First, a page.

I’m left with a host of memories of Vinny: two stand out. One is of the emaciated figure, who had suffered so much, just days before he died, able still to smile for friends or nurses in the midst of his pain. The other, stronger, is of an exuberant, gleeful Vinny, just having scored a goal on the soccer pitch, fist raised in playful triumph, delighting in the joy of the moment, whooping exultantly to the rest of us - “No problem for this kid here!”. May he rest in peace.
Gerry O'Hanlon SJ

The Mountjoy square Pioneer Club devoted to Vincent almost a whole issue (dated 16th May) of their newsletter. In it Joe MacNamara wrote the following appreciation, slightly adapted and
shortened here :
On Tuesday, 4th May, the Pioneer Club lost one of its best-loved members, Vincent Robinson. Vincent joined the club some eleven years ago, and since then contributed much not only on the committees and on the playing-fields, but generally with the jovial atmosphere which his presence brought. For Vincent, or better known to most as Robbo, was oneof the characters of the club and of its football scene. For whatever he did, alone or in the midst of a group, he brought an air of lightheartedness which always went down well. He often gave a 'terrible slagging', but he also got a fair share himself!
Vincent joined the club as a player for our football teams, and played regularly for the Second team, mainly in defence. In tackling he was very strong. As the priest said at his funeral Mass, he was known to the team as the roving full back. It was very true. Vincent loved to go forward and have a go at scoring a goal. He did score now and again, and when he did, you could guarantee hearing how great a goal it was for weeks on end. He urged his team-mates on by his gentle jokes and by comments that brought the best out of them. Robbo knew the game: he had studied coaching, passed his tests, and in pre-season training made full use of what he had learned, passing it on to the players, particularly the newcomers, thus increasing their skills. He played right up the beginning of last season, and the Second team's first three games before leaving for Galway. All present at the first match will remember his goal. He kicked home a 25-yard free, so becoming the top scorer. He was thrilled over it.
At committee meetings he thought deeply on each matter and gave his view in a manner which showed this. He had to have advance notice of the agenda, so that he could study all aspects of the topic. Vincent was always looking to the future, and so he spoke about his 'visions'. One of these was the strengthening of the senior teams over the years. As it was hard to get Pioneers to play for the club, Vincent came up with the idea of catching them young, bringing them up along and then intro ducing them at senior level. His idea was a schoolboy team, to start at under-17 : under-18 level. Having got approval to enter a team in the schoolboy league at under-18 level, Vincent went on a search for players, as the club itself had none. : He attended schoolboy tournaments and spent his spare time watching school matches; he approached the teams, telling them about the club and its facilities, enticing them to join. As the 1980-81 season began, after his three month search for players, Pioneers were able to field a schoolboy side. The work put in by Vincent was tremendous. He himself looked after the team in the early days, but then other pressures forced him to hand over the management to others. At first the team did not achieve the best results, but most of the players were young enough for the same team again last season. With their year's experience they did well and as this was being . written were just one win away from the title. The club has reaped the benefit of those 'visions' that Vincent had. The great pity is that he passed away just a couple of weeks before the club achieved its first major honour in over eleven years, fulfilling his dream. On the to evening of the day of Vincent's death, the featured in youths were in action in his native Ballyfermot, where they recorded their biggest victory ever. When they returned to the club, news of Vincent's death had just come. Vincent was interested, not just in the football, but in the club as a whole. This can be seen by the very impressive papers he drew up for last year's club seminar. He put a lot of thought into the topic of better communications in the club, and had ideas on a change-around in structure and accommodation. At the seminar it was mainly Vincent's ideas that were discussed. All present agreed that these should be implemented in order to bring the members closer together.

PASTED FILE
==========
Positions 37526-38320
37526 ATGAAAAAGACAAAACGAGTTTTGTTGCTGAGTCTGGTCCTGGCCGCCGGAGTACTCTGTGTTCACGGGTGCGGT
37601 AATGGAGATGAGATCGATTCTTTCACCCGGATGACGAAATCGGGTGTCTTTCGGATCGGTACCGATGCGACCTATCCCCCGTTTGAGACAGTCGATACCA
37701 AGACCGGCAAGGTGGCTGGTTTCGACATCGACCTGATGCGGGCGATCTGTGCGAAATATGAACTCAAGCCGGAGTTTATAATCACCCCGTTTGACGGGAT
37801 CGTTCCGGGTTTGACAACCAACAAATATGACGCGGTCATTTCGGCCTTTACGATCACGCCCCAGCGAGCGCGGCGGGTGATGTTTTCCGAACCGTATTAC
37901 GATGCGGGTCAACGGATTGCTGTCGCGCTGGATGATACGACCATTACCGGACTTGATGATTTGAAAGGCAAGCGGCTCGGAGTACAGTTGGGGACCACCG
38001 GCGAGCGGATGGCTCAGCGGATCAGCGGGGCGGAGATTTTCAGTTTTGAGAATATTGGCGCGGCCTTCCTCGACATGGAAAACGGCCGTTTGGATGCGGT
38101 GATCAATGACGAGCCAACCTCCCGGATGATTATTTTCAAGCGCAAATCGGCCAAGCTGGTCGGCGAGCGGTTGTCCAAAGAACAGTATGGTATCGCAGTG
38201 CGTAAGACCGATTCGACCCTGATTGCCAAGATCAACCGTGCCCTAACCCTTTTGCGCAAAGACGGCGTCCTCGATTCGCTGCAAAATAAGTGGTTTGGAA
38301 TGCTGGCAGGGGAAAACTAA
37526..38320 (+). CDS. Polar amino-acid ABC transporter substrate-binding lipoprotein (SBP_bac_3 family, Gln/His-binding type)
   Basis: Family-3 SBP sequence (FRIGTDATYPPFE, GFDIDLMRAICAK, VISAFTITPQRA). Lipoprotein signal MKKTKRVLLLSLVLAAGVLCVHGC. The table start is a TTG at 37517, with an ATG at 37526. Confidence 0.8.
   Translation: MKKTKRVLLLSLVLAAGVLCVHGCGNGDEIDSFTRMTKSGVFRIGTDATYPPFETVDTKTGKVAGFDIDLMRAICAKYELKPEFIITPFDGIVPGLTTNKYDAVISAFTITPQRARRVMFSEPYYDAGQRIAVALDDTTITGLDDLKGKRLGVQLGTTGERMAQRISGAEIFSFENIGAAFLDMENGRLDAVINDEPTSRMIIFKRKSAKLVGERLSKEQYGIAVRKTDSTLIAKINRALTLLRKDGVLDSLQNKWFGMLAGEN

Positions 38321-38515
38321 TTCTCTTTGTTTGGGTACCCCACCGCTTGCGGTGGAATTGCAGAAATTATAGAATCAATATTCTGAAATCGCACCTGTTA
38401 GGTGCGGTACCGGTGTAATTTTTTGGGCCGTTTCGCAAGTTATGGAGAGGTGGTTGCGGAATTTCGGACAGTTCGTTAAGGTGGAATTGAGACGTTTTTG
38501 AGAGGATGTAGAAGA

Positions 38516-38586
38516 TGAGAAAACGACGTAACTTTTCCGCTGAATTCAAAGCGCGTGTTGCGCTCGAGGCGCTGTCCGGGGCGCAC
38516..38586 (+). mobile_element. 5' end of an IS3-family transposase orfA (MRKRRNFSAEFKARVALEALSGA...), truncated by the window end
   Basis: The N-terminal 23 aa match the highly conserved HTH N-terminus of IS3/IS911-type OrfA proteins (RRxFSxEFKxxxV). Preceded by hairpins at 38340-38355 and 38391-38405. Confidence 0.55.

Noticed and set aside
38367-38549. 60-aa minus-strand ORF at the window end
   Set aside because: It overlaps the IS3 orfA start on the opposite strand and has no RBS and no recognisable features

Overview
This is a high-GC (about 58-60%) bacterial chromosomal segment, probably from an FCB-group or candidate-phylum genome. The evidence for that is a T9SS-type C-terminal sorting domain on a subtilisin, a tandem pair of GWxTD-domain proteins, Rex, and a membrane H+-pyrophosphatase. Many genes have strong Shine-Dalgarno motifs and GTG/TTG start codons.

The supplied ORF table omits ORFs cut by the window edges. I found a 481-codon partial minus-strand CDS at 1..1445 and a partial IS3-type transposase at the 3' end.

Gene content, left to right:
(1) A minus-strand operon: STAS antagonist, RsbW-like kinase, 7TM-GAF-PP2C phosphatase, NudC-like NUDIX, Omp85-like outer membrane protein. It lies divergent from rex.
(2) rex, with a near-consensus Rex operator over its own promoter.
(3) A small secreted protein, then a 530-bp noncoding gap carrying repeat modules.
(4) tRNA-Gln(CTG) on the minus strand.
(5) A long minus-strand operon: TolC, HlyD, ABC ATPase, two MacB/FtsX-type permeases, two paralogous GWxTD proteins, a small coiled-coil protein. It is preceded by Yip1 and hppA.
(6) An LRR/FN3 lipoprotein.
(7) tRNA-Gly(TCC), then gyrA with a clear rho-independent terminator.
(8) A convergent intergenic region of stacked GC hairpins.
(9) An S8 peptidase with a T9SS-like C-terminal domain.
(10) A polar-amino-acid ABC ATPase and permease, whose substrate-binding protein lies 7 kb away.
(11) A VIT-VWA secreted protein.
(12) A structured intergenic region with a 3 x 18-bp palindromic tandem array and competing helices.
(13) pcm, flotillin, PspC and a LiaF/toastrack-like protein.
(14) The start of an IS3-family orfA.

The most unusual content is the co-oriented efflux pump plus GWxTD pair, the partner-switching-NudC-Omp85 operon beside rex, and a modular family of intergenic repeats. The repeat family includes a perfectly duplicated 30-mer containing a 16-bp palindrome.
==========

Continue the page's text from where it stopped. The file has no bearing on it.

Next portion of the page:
It was at the funeral Mass that most members learned that they had known only a part of Vincent. He was a full-fledged plumber, having passed his London Guilds exams before he entered the Society of Jesus. He was also a silversmith, with his own registered mark, and designed various pennants and trophies. He once made the trophy for the Young Player of the Year, also a special cross and chains for the winners of the ladies' indoor football. (Another writer adds : that he was also a very useful painter, decorator and carpenter. He kept the football-room ‘in good nick'. It was typical of the man that when the room needed painting he got in there and painted it instead of talking about it.]
He had other talents. He was always having a “bash” at poetry and he was a “dab hand” on the guitar. He appeared on a number of shows; and the footballers who went on the Easter trips to Galway (1980, 1981) will never forget the songs he sang along with the rest of the lads. Those two weekends were great. Again it was Vincent who arranged it all: the rooms in the “Jes” and the food. Last year he even got a minibus to take our group out the Galway coast road, Everything had a story for Vincent: he loved telling stories, Passing a building or other place he would tell you a little story about it, going back into history. The way he told them would make anyone believe him, but I am sure some were just made up on the spur of the moment.
Vincent gave up the society of his many friends in his native Dublin and moved to Galway so that another Brother in the College there could go on the missions to Zambia. It was this unselfishness that one had to admire in him. One will always have memories of his vow-day: the joy on his face was really marvellous.